The 2020 general election was held yesterday after more than a month of early voting initiatives in certain states nationwide. Some projected results for certain local and federal races have been announced, but due to the high volume of mail-in ballots, it is unknown whether President Donald J. Trump or former Vice President Joe Biden won the presidential race.
New Jersey, which automatically sent mail-in ballots to all voters and only offered provisional ballots at polling places, had yet to release any information when polls closed at 8 p.m. yesterday. The Associated Press (AP) quickly projected Biden would win the state based on polling data and early voting statistics.
As of 8 a.m. today, Trump is projected to win Alabama, Arkansas, Florida, Idaho, Indiana, Iowa, Kansas, Kentucky, Louisiana, Mississippi, Missouri, Montana, North Dakota, Ohio, Oklahoma, South Carolina, South Dakota, Tennessee, Texas, Utah, West Virginia and Wyoming.
Aside from New Jersey, as of 8 a.m., Biden is projected to win California, Colorado, Connecticut, Delaware, District of Columbia, Hawaii, Illinois, Maine, Maryland, Massachusetts, Minnesota, New Hampshire, New Mexico, New York, Oregon, Rhode Island, Vermont, Virginia and Washington.
He is also projected to win 3 of 4 electoral votes in Maine and one electoral vote in Nebraska for a total of 227 electoral votes, according to the article. Only 98 out of 538 total electoral votes remain.
Approximately 64 million ballots were mailed in before election day nationwide, according to The New York Times. States using mail-in ballots have different rules regarding when ballots can begin being processed and when the deadline for receiving ballots is, which contributes to the prolonged final results.
In New Jersey, ballots mailed by election day will be counted as long as they arrive by Nov. 10., The Daily Targum previously reported. As of Monday, approximately 60 percent of all ballots were returned to election officials for an approximate total of 3.5 million individual votes statewide, according to NorthJersey.com.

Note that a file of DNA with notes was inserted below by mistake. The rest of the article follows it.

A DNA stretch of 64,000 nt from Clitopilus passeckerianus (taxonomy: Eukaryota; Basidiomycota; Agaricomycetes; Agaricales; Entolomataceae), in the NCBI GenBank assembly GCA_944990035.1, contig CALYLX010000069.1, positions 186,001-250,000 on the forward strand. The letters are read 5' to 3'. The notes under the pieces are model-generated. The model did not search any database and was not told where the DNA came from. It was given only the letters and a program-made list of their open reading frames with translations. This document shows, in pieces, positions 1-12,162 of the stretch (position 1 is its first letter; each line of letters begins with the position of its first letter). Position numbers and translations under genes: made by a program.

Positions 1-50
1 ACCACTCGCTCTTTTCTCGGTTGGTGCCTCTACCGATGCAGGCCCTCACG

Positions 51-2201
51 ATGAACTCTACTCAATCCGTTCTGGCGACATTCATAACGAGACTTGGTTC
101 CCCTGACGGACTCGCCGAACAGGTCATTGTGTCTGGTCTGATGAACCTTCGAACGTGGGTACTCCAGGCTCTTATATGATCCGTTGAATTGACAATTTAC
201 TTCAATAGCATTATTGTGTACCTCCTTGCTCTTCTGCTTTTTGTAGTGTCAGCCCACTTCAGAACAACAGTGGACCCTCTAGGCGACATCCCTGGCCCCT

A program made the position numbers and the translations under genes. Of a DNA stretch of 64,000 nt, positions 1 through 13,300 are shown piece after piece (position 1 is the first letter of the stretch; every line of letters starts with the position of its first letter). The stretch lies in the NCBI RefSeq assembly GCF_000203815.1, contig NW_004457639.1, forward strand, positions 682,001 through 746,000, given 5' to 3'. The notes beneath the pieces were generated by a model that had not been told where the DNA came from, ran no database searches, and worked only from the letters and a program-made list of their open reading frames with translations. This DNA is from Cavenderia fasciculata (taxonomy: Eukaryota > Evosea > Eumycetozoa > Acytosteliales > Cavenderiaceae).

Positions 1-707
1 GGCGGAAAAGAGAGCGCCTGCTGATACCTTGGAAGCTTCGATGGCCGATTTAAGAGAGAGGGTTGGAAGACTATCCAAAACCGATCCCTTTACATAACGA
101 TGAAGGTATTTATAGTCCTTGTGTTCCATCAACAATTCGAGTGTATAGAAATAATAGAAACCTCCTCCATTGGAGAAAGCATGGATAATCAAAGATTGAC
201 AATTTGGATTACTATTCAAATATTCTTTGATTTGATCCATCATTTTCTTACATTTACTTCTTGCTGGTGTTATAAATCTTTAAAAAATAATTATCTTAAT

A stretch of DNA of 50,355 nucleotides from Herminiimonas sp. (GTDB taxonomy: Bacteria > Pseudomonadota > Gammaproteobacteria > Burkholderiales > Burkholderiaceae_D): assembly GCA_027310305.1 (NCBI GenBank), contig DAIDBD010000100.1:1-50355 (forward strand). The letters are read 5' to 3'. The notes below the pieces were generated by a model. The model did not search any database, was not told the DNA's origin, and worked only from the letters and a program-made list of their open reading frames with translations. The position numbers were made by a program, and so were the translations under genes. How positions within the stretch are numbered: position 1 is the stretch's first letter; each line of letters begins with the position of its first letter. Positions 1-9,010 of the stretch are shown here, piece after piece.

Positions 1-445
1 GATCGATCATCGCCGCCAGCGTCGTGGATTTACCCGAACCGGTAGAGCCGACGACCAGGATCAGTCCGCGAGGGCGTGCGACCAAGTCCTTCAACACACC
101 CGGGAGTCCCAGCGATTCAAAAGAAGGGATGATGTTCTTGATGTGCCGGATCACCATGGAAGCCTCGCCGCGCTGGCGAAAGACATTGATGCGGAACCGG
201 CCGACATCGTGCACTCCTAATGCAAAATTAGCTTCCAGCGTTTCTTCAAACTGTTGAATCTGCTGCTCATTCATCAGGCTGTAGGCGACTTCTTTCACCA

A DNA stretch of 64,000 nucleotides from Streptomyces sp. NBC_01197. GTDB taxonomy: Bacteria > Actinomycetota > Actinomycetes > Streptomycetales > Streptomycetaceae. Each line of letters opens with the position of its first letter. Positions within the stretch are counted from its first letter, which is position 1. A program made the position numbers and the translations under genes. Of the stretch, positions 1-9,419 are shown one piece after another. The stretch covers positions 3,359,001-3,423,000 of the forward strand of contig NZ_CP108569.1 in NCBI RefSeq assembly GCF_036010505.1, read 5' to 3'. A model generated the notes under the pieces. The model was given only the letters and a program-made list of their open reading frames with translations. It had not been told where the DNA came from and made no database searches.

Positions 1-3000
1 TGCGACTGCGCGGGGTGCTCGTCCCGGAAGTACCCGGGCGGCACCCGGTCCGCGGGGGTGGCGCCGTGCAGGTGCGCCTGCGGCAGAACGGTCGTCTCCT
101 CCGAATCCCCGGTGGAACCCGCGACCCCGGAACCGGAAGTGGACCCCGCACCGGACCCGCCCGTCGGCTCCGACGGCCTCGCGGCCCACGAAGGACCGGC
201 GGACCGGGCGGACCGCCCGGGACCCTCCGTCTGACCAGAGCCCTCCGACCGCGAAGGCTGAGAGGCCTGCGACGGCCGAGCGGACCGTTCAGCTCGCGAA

Certain swing states, such as Pennsylvania, Michigan and Wisconsin, could not begin counting ballots until the day of the election, according to The Washington Post.
Although results are delayed, Biden said he is optimistic about his chances of winning. He said neither he nor Trump should declare victory because it is ultimately up to the public.
“We knew because of the unprecedented early vote and the mail-in vote it was going to take a while. We’re going to have to be patient until the hard work of tallying votes is finished,” Biden said. “It ain't over until every vote is counted, every ballot is counted.”
At approximately 2:30 a.m., Trump falsely claimed he won the election despite the ongoing efforts to count ballots as well as neither candidate having enough electoral votes.
“We’ll be going to the U.S. Supreme Court. We want all voting to stop,” Trump said. “We don’t want them to find any ballots at 4 o’clock in the morning and add them to the list.”
Trump also tweeted that he is winning but said people are attempting to steal the election from him, which was flagged by Twitter for promoting misleading information.
Afterward, Biden's campaign manager, Jen O'Malley Dillon, said the Biden campaign was prepared to counter Trump in court if he does attempt to block the ballot count.
"(Trump's speech was) a naked effort to take away the democratic rights of American citizens,” O'Malley Dillon said, according to The Washington Post.
It is unclear which party will control the Senate, but the Democrats are projected to retain control of the House of Representatives as of 3 a.m., according to NBC News.
Other election night projections for New Jersey include the re-election of Sen. Cory Booker (D-N.J.) and Rep. Frank Pallone (D-N.J.) of the 6th Congressional District, according to The New York Times.
Additionally, questions to approve marijuana legalization, an extension of property tax deductions for veterans and a redistricting delay in the event of delayed census data all passed, according to the article.